Before the Depression hit, a recession plagued the building industry. By 1928, the demand for new buildings disappeared. There simply wasn’t any work. Vorse completed every project he would ever do in this town by the time he was fifty. His sister was living in Houston with her husband who was an engineer. Vorse moved his daughters to Houston and soon married Des Moines widow Ora Grimm. He hoped he could start fresh and break into the market, but it never happened. He tried until the mid-30’s with little success. His partnership with Kraetschs dissolved. The Kraetschs went on to build the highly acclaimed Butler Mansion on Fleur Drive. They managed to stay afloat during the lean years of the Depression building the Streamline Deco homes that the Butler Mansion epitomized.

Vorse worked in an art gallery, sometimes building Baroque frames and occasionally producing a watercolor rendering. He remained close to his daughters and their growing families. In 1964 Vorse passed away. Nearly fifty years after their tragic separation, the couple was reunited as the Vorse daughters scattered Norman and Daisy’s ashes in of the Gulf of Mexico.

While Norman T. Vorse slipped from our collective consciousness, his legacy is left for us all to enjoy. Those fortunate enough to live in one of his homes understand his architectural and engineering genius. Unfortunately, his commercial work has been appreciated far less. Hoyt-Sherman Auditorium is his last remaining theater. The Paramount and Hotel Commodore required tons of explosives to level. The Wakonda Club was struck by lightning in the 50’s and burned to the ground. The Benedict home was razed for an expanded facility. The Marks Building, Mechanics Bank, Baltimore Dairy Lunch, and Johnston Consolidated School are all gone. Matt Leyden’s Dive Shop and the Polyclinic (AIB) Building are both in peril from the Western Gateway demolitionists.

The Polyclinic (AIB) Building is perhaps the earliest example of Art Deco commercial architecture still standing in Iowa. While these buildings remain threatened, others have demonstrated far more respect for the work of the Vorse firm. In the late 70’s the 4300 square foot Green mansion was moved from the 3800 block of Grand to 42nd street. Few will forget seeing the massive 2 1/2 story solid-brick structure at the intersection of 42nd and Grand on their way to work.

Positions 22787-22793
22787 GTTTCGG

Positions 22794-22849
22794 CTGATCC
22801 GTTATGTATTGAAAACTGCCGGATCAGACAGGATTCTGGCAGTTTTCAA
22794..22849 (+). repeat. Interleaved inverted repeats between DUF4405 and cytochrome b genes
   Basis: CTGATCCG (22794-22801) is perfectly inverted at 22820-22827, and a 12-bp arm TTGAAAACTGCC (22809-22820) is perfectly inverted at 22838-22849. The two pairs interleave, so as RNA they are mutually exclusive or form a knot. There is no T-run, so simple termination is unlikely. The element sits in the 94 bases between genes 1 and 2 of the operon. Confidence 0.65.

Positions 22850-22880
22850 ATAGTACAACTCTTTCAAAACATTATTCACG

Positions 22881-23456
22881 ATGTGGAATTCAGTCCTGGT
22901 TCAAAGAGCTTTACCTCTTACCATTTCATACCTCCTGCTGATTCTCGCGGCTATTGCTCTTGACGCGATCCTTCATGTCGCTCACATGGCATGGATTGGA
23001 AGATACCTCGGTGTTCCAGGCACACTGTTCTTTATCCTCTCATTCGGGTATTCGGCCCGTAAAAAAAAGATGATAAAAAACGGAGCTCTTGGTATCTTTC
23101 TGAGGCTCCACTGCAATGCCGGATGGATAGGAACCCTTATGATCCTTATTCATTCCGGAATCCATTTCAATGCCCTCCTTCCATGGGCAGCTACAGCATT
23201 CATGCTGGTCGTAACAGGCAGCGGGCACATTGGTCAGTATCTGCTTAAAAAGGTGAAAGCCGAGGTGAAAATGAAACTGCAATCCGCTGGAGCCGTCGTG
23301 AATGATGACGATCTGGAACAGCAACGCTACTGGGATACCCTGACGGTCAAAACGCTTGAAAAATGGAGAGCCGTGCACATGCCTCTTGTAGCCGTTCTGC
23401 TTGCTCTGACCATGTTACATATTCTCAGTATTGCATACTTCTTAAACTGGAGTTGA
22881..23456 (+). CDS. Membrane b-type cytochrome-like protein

While movers and shakers trumpet the notion that we need a world-famous architect to design a library that makes a statement into the next millennium, the same people are oblivious to the work of a native architect that helped define much of what makes Des Moines special.

We celebrate on his beautiful bridge. We tour his marvelous mansions selected as Symphony Showhouses. We raise our families in his impeccably detailed homes. We worship in his awe-inspiring churches. The beauty of his work has transcended time.

We now have the name Norman Terrell Vorse and his face to attach to an amazing body of work.

Pump House. (1918) Waterworks Park. Look how much design energy went into such a mundane structure. Imagine. Could this ever happen today?

Norman T. Vorse 1924

Eliel Saarinen’s entry into the Chicago Tribune Tower Competiton, widely held to be the first major example of the Art Deco style in America, 1922, took second place to Hood & Howell’s Gothic Revival building.


The Capitol Theater on Grand Ave. was later named the Paramount Building. Demolished for the Convention Center.


The Blank Residence (1920s)

5206 Waterbury.


Boone County Courthouse



Butler House. (1921)

4507 Grand Ave.


Court Avenue Bridge (1917)

Des Moines Municipal Courthouse (1918), now home to the DM Police Department


Cunningham Residence


Dr. Schwaner Residence


Mandelbaum Residence.

(1918) 5223 Waterbury Rd.


Garden Theater & Office Building. Demolished.

613-615 Locust


Lessing Residence. (1916) Author’s home. 5004 Country Club Blvd.


Hoyt-Sherman Auditorium.

(1922) 1501 Woodland